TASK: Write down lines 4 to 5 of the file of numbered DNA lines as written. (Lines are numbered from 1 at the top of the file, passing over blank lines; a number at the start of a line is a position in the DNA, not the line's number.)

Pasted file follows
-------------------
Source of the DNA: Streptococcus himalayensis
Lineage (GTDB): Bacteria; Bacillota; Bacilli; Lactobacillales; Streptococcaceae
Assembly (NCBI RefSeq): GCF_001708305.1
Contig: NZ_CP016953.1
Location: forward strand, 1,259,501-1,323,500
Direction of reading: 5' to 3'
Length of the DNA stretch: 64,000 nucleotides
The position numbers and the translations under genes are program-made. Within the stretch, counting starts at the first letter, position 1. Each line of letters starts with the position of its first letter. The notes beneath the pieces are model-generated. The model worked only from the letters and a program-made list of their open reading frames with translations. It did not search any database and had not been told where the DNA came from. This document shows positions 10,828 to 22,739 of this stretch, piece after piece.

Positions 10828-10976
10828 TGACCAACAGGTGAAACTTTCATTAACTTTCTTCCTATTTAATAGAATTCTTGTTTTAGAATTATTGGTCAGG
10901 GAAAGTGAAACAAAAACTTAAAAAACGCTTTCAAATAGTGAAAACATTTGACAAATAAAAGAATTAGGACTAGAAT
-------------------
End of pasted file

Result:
Contig: NZ_CP016953.1
Location: forward strand, 1,259,501-1,323,500